The agency set out to review the allegations, which accused Bayer of clinical trial misconduct, “notably that clinical trial participants’ medical records were altered to reflect more favorable data about participants’ experiences, and that the sponsor violated the terms of the PMA approval order and violated laws that relate to the manufacturing and marketing of Essure,” according to an FDA release.
The federal watchdog inspected Bayer as part of its investigation, and said that Bayer provided it with case report forms that documented patient experiences in the trials.
After analyzing the forms, the Agency said it found “less than 1% of case report form data pertaining to pain, bleeding, device placement/movement and pregnancy were changed during the clinical trials.”
“Although modifications to the case report forms were identified, our analysis did not find evidence the sponsor purposefully modified patient responses to reflect more favorable data for Essure,” the FDA wrote in a report.
The FDA noted that the analysis had “several limitations,” most notably being that the investigation was conducted more than 13 years after the initial premarket approval was granted for the product.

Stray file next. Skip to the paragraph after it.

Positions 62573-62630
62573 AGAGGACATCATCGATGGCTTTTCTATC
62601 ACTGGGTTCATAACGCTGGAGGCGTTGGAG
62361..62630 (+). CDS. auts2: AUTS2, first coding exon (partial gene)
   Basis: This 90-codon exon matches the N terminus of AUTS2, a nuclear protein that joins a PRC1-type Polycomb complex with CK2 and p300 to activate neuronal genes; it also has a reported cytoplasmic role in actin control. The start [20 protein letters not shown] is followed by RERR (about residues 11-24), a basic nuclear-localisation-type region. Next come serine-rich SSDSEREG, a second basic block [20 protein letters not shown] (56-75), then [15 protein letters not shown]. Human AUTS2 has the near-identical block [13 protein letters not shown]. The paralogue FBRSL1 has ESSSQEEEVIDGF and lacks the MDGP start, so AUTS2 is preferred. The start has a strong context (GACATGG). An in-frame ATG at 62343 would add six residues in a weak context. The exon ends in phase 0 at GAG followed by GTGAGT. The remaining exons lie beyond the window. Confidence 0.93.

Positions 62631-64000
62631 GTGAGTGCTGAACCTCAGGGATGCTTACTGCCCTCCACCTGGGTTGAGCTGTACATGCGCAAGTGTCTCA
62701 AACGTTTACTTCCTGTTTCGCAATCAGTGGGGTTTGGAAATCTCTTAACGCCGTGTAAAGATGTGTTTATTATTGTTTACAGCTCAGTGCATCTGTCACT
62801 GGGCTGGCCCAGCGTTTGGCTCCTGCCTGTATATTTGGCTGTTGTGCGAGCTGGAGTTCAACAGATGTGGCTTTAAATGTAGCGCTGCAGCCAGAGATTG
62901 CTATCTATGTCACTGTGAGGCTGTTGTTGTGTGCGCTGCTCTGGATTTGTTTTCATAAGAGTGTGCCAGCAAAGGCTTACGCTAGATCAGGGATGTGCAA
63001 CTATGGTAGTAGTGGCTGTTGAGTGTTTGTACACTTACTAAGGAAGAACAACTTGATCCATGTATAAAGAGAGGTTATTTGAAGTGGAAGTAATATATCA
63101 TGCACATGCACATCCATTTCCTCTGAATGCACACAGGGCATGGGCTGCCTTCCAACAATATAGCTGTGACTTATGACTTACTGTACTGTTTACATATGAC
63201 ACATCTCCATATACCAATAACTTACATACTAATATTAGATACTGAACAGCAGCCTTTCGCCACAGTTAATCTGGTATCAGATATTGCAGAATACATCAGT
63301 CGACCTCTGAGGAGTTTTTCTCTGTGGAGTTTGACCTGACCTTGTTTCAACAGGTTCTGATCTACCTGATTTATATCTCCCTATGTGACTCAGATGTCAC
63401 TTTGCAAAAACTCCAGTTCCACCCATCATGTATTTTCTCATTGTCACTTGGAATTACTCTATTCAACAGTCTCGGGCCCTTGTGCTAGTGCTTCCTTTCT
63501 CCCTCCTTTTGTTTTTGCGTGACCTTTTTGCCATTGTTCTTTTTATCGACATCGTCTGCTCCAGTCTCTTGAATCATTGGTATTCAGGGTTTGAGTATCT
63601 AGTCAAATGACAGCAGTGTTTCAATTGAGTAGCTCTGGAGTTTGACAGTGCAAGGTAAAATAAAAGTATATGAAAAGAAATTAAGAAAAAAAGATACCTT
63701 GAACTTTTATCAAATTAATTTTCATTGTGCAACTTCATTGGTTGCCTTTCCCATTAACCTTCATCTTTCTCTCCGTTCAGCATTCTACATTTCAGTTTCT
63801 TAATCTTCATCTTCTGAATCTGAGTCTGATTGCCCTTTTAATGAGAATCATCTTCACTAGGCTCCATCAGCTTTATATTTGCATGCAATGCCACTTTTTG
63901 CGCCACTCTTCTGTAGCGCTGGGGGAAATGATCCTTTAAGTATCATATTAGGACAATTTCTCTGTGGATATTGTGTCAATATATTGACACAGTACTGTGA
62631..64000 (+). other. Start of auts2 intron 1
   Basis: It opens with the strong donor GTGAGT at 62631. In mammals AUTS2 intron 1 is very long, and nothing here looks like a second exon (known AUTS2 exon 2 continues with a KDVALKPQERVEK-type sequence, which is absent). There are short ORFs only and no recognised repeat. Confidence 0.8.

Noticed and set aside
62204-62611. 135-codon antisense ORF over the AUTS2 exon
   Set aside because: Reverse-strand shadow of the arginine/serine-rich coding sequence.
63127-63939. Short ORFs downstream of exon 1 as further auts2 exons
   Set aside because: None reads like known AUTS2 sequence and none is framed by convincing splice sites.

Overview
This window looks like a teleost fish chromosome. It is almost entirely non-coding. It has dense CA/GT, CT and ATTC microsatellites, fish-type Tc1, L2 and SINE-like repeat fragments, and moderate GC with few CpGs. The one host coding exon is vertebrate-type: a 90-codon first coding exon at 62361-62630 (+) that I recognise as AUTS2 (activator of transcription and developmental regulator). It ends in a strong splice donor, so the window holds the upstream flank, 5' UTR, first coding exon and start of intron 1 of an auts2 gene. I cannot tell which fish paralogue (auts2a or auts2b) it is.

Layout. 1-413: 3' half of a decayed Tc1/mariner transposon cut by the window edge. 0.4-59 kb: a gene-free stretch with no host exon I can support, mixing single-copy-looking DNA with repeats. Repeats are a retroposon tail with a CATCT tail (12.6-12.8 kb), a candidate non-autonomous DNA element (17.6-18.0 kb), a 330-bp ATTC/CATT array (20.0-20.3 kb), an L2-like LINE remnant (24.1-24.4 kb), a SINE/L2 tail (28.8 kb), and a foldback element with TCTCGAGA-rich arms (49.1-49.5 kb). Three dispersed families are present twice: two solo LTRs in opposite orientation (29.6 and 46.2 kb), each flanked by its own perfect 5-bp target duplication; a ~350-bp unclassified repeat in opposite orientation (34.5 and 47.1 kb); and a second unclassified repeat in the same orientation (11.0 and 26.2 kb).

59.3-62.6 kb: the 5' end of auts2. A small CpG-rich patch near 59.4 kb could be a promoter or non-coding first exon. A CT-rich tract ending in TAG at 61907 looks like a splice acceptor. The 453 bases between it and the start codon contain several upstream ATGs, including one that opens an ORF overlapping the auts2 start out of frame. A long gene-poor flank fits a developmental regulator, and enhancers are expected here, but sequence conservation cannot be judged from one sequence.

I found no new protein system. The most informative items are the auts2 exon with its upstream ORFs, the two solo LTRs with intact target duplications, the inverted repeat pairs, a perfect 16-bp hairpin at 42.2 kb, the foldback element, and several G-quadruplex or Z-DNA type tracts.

“As such, while FDA had access to the available CRFs, original source documentation and records were not available for review. It was not possible to determine whether all CRFs were present and whether the information contained on the CRFs was complete, or correctly transferred to the forms at the time of the original study,” the Agency wrote in a full report of the investigation.
In August, Bayer couldn’t dodge a clutch of lawsuits filed by patients alleging their injuries were caused by its Essure female sterilization device, a California state judge ruled.
Three cases, covering claims from 14 women and 11 separate suits, were given the go-ahead to proceed by the Superior Court of California in Alameda County in rulings dated August 2. The cases argue that Bayer’s Essure caused a number of problems and injuries who have had the device implanted.
In 3 separate rulings, Judge Winifred Smith rejected multiple defenses raised by Bayer, including looking for federal preemption related to FDA approved labeling, jurisdiction on the cases location in California and arguing that claims were outside the statute of limitations, according to court documents.
Essure is a small metal coil that’s placed in the fallopian tubes via catheter. The FDA said last year that in the 13 years since Essure’s approval, it had received 5,093 complaints, including for pain or menstrual irregularities after using the device, and complaints of the device breaking. In addition to 5 fetal deaths, there were 4 reports of adult deaths for reasons such as infection and uterine perforation, the FDA said.